My oven has been out of commission for a few days, and the front-panel computer gizmo needed to make it bake when you hit bake (instead of broil until the "too hot" alarm goes off) is on order. 

I have back-up plans if I really start jones-ing to bake (use friend's oven, and leave some hot bread behind as "payment"), but I've decided - after a couple of less-than-sterling attempts here and here) to use my baking down time to try to make a sourdough culture.

Why?  I feel I have the time, and a taste of bread from this local bakery (first bread I've purchased since starting baking in 2007) got me thinking I'd like to get bread with a touch of sour as well.

After reading all sorts of literature out there (including here at TFL), I've decided to try the Real Bread guy Andrew Whitley's approach to sourdough as preached in his book "Do Sourdough: Slow Bread for Busy Lives".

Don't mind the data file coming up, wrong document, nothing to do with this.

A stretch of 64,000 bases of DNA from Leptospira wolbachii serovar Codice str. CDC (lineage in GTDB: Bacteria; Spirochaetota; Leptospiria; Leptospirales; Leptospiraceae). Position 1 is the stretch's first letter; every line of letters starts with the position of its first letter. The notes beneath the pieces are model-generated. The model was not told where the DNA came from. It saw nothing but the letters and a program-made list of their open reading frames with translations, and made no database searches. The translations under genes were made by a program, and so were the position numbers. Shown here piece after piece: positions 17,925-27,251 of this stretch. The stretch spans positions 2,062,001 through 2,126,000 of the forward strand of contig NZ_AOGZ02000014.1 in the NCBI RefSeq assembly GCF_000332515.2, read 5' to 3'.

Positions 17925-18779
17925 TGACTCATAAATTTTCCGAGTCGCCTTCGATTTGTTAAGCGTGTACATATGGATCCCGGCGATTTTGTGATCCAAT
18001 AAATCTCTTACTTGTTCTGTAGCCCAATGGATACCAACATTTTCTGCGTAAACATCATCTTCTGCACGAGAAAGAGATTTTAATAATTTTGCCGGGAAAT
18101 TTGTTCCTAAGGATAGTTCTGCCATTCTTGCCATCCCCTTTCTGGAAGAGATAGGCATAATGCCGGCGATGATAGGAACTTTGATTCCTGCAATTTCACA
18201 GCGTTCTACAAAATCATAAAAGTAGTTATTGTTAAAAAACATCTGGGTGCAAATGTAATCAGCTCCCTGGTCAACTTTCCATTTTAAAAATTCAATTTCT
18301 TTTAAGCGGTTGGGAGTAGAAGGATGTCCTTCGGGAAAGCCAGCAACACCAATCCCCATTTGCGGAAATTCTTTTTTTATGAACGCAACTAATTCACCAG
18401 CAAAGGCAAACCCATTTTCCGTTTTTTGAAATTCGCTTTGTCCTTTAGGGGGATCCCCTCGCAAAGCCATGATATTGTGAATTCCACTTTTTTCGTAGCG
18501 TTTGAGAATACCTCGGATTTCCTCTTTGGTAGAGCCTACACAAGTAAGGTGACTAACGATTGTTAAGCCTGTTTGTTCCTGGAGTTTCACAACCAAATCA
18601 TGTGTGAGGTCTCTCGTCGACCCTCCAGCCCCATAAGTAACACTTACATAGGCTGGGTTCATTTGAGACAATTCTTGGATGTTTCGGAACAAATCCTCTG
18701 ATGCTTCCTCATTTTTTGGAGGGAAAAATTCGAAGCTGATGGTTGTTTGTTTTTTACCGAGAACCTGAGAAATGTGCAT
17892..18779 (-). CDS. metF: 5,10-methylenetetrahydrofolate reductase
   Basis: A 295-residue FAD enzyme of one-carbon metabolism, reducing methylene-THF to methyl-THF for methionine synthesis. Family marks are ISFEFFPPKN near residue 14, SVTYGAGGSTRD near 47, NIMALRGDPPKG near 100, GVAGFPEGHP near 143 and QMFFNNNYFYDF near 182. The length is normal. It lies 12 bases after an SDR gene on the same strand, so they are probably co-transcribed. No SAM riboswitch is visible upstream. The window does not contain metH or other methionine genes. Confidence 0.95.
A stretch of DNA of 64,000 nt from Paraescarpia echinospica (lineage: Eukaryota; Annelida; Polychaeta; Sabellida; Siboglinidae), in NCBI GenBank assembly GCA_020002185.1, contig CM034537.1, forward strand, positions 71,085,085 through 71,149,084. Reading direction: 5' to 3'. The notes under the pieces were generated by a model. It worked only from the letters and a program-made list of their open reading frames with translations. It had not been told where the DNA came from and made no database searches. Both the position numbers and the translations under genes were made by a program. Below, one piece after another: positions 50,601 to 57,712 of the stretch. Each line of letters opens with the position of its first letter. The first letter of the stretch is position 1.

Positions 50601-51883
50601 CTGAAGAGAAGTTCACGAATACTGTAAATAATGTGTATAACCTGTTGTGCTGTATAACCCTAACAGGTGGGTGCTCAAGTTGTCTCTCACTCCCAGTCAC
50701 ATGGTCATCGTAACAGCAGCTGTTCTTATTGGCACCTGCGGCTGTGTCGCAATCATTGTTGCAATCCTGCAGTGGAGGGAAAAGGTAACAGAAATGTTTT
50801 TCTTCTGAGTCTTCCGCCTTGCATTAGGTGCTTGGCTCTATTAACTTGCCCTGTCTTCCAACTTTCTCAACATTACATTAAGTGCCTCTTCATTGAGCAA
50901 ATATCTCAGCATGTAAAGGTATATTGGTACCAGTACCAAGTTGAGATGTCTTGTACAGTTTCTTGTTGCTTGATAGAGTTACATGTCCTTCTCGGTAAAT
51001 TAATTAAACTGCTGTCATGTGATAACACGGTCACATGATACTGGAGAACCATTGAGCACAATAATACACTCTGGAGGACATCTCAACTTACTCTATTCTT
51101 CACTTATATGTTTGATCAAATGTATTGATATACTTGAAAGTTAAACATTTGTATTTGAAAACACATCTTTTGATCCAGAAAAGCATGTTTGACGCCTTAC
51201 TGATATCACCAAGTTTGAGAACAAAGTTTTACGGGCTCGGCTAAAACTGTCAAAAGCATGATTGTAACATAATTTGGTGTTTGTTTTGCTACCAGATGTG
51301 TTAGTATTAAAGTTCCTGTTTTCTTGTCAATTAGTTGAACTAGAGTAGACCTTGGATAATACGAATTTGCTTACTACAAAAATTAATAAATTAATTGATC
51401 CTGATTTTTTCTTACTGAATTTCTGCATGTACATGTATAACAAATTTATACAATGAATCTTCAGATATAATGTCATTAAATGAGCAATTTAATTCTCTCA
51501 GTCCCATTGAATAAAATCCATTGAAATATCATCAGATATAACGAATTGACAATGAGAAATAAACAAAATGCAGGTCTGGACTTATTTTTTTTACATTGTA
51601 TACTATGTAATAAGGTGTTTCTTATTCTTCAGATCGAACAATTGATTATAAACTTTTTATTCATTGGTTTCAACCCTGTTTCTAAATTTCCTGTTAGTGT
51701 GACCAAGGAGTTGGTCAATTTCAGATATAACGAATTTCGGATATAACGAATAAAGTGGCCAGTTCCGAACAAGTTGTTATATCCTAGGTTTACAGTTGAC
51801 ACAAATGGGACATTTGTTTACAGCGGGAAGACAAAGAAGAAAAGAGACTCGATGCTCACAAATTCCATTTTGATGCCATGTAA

I'm also trying a 200% hydration liquid levain (using locally grown and stone milled whole wheat flour) instead of the 100% because I think I can aerate it a bit more easily during the build & maintenance.

Day 1 today, 16 minutes in:

As usual, all input/advice welcome.

More, as it happens ....

isand66's picture
isand66

  If you haven't noticed by now I seem to like porridge breadas, so it's no surprise I made another one yesterday.  My wife had some left-over caramelized onions from her Quesadillas she made last weekend and I had some left-over potatoes so the beginnings of a bread began to form.

I wanted to use some of my fresh milled Spelt flour for this one and I also added some freshly milled whole wheat and some Caputo 00 flour to round it out.